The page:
And in the UK, autistic hiring success stories can be found everywhere as long as you know where to look – from the Royal College of Nursing to EY, Columbia Threadneedle Investments, Sky and more.

Photo by Arlington Research, from Unsplash.

“But neurodiverse people wouldn’t be able to handle client-facing work”.

A typical, unhelpful and downright biased statement that, sadly, is still asked by HR leads and heads of departments (not to mention bad recruiters), all over the world.

The question that should really be asked is “why can’t we accommodate neurodiverse employees in client-facing roles” when clearly the returns are so positive?

This comes down, above all else, to empathetic, flexible and accommodating management strategies – leaders on the ground who understand their people and their staff’s needs and how best to apply skills where they are most needed, most effective and most productive.

This requires forward-thinking leadership. Yes, some neurodivergent employees will require minor adjustments to workflows or situational setups to feel comfortable and able to work to the best of their ability. That may take some not insignificant investment and some tweaking of working dynamics.

But if leaders are dedicated to bringing the best people to their organisation, and dedicated to exploring a more diverse and inclusive workplace, then they should make amends to legacy HR attitudes to accommodate a wider variety of employees – especially those whose technical abilities are clearly beneficial to specific, niche industries, like people with autism and accounting.

Benefits of Autism and Accountancy

Consider the main hard skill requirements of an Accountant:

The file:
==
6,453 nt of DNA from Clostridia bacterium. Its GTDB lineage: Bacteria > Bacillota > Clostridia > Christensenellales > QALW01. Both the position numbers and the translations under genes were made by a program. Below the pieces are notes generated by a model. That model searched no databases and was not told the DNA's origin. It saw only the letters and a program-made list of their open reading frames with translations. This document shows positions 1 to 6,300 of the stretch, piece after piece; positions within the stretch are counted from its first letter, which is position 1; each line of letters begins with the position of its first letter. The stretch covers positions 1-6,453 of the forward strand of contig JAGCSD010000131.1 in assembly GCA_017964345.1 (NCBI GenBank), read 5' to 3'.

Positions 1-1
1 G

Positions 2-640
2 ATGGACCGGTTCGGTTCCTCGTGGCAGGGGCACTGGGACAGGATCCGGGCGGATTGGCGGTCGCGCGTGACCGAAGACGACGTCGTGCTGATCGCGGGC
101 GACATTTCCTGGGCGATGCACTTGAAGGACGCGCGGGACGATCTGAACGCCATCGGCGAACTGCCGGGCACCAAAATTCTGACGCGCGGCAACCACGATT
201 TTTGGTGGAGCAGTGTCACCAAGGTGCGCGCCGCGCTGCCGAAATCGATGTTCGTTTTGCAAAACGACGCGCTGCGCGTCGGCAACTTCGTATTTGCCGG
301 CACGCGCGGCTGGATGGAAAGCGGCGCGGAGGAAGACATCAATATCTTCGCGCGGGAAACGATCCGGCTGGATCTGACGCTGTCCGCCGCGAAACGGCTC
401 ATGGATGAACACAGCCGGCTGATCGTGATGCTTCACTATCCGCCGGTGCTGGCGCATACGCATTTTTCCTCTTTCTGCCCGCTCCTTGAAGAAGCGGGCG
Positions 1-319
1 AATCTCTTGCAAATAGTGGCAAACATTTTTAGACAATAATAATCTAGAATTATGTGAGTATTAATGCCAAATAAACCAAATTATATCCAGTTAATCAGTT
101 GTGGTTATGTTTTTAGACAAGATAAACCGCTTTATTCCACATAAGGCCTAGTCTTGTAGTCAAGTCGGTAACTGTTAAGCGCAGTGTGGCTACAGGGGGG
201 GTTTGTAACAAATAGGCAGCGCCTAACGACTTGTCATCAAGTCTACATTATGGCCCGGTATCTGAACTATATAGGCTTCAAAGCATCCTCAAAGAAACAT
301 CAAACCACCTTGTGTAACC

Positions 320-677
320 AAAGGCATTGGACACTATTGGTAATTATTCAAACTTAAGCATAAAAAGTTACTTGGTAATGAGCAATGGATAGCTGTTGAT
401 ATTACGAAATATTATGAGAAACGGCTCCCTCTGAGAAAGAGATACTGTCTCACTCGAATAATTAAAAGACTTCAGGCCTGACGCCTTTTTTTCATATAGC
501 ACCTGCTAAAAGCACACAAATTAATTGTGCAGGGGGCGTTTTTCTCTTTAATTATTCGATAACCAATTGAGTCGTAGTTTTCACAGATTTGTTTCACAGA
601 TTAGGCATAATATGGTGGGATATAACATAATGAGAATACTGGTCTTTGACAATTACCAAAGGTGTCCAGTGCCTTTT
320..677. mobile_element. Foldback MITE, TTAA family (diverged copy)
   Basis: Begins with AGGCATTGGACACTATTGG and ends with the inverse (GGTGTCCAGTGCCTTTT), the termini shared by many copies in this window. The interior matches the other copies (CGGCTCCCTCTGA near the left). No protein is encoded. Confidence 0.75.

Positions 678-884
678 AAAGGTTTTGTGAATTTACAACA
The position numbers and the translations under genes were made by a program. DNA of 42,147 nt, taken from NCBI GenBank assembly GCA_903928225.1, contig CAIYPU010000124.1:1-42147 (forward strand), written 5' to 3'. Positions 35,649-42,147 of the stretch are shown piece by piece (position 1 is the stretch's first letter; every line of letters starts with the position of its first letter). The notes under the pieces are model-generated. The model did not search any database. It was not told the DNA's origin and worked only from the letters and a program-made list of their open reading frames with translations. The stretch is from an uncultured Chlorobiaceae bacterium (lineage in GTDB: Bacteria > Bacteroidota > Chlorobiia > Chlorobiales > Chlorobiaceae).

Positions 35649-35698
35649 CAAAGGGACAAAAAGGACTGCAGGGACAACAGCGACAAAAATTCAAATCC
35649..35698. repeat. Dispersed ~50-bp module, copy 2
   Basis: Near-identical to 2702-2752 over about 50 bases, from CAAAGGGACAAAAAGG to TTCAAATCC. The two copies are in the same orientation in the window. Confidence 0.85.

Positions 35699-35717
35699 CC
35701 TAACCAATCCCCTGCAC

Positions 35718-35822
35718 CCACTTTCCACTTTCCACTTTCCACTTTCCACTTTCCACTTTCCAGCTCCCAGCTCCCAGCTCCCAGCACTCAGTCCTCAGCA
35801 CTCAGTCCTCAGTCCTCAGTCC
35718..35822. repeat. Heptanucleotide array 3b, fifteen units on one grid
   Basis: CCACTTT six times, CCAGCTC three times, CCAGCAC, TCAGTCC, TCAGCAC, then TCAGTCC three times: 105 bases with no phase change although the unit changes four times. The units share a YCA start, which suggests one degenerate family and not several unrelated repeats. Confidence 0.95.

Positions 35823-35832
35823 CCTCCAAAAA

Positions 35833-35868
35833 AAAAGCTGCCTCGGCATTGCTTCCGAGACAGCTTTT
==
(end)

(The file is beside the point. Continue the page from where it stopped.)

• Logic;
  • An analytical mindset;
  • High degrees of focus;
  • Problem-solving;
  • Great with numbers;
  • Being effective with repetitive tasks;
  • Maths-driven;
  • Objective-based;
  • Straight-to-the-point communication and
  • Structured reporting.

Now consider how the above requirements parallel the analytical nature of neurodivergent workers – people on the ASD (Autism Spectrum Disorder) spectrum often display high levels of focused, analytical thinking, and are contemporaneously drawn to maths, tech, the sciences and finance precisely because of the analytical, numbers-based, logic-based nature of the job.

Neurodivergent candidates have a huge advantage when it comes to working within accounting. Accountancy careers are perfect for workers who are on the autism spectrum and who want to develop a career in a firm that contains a like-minded workforce, all of whom benefit directly from the unique skills autistic candidates bring to the role.

Three Changes Accounting Firms Could Make To Tap Into Neurodiverse Talent Bases

There are a whole host of policies and neurodiversity-friendly hiring programmes and strategies accounting firms could put in place to source neurodivergent people.

In our view, the most effective strategies are the following:

Prioritise adaptable communication. 

If an autistic person struggles with colloquial language, eye contact, or cannot fully grasp language inflexions or nuance like a neurotypical candidate you may find your traditional sourcing/interview/placement strategy to be completely unsuitable for them.

Our advice is to create as flexible a hiring strategy as possible and to prioritise flexible communication at every touch point so every candidate can be judged at the same level.

Take a bespoke approach to communicating with your neurodivergent hires, and work with your candidate on an inclusive language system that works for them – one that incorporates every possible communicative option available to discern whether your candidate is right for the job.